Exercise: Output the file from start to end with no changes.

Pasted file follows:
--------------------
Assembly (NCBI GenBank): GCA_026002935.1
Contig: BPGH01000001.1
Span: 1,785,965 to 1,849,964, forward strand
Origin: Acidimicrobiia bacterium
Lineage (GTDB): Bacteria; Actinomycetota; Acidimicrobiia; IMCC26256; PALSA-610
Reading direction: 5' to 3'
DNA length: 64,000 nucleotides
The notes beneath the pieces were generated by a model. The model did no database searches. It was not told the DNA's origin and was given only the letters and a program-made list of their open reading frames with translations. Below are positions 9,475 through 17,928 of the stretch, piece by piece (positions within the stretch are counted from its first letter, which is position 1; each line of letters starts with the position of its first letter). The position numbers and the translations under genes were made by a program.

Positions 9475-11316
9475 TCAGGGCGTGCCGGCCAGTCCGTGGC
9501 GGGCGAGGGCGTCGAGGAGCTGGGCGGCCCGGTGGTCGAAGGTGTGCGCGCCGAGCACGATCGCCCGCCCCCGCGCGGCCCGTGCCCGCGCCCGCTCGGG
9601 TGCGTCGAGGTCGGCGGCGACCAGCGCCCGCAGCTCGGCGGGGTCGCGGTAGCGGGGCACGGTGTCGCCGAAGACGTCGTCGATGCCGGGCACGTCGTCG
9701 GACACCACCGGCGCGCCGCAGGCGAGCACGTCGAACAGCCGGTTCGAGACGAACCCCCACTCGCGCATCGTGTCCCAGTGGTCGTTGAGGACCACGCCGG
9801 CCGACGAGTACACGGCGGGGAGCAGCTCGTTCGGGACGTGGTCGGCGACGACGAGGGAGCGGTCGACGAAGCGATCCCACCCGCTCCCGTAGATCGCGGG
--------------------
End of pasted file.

Assembly (NCBI GenBank): GCA_026002935.1
Contig: BPGH01000001.1
Span: 1,785,965 to 1,849,964, forward strand
Origin: Acidimicrobiia bacterium
Lineage (GTDB): Bacteria; Actinomycetota; Acidimicrobiia; IMCC26256; PALSA-610
Reading direction: 5' to 3'
DNA length: 64,000 nucleotides
The notes beneath the pieces were generated by a model. The model did no database searches. It was not told the DNA's origin and was given only the letters and a program-made list of their open reading frames with translations. Below are positions 9,475 through 17,928 of the stretch, piece by piece (positions within the stretch are counted from its first letter, which is position 1; each line of letters starts with the position of its first letter). The position numbers and the translations under genes were made by a program.

Positions 9475-11316
9475 TCAGGGCGTGCCGGCCAGTCCGTGGC
9501 GGGCGAGGGCGTCGAGGAGCTGGGCGGCCCGGTGGTCGAAGGTGTGCGCGCCGAGCACGATCGCCCGCCCCCGCGCGGCCCGTGCCCGCGCCCGCTCGGG
9601 TGCGTCGAGGTCGGCGGCGACCAGCGCCCGCAGCTCGGCGGGGTCGCGGTAGCGGGGCACGGTGTCGCCGAAGACGTCGTCGATGCCGGGCACGTCGTCG
9701 GACACCACCGGCGCGCCGCAGGCGAGCACGTCGAACAGCCGGTTCGAGACGAACCCCCACTCGCGCATCGTGTCCCAGTGGTCGTTGAGGACCACGCCGG
9801 CCGACGAGTACACGGCGGGGAGCAGCTCGTTCGGGACGTGGTCGGCGACGACGAGGGAGCGGTCGACGAAGCGATCCCACCCGCTCCCGTAGATCGCGGG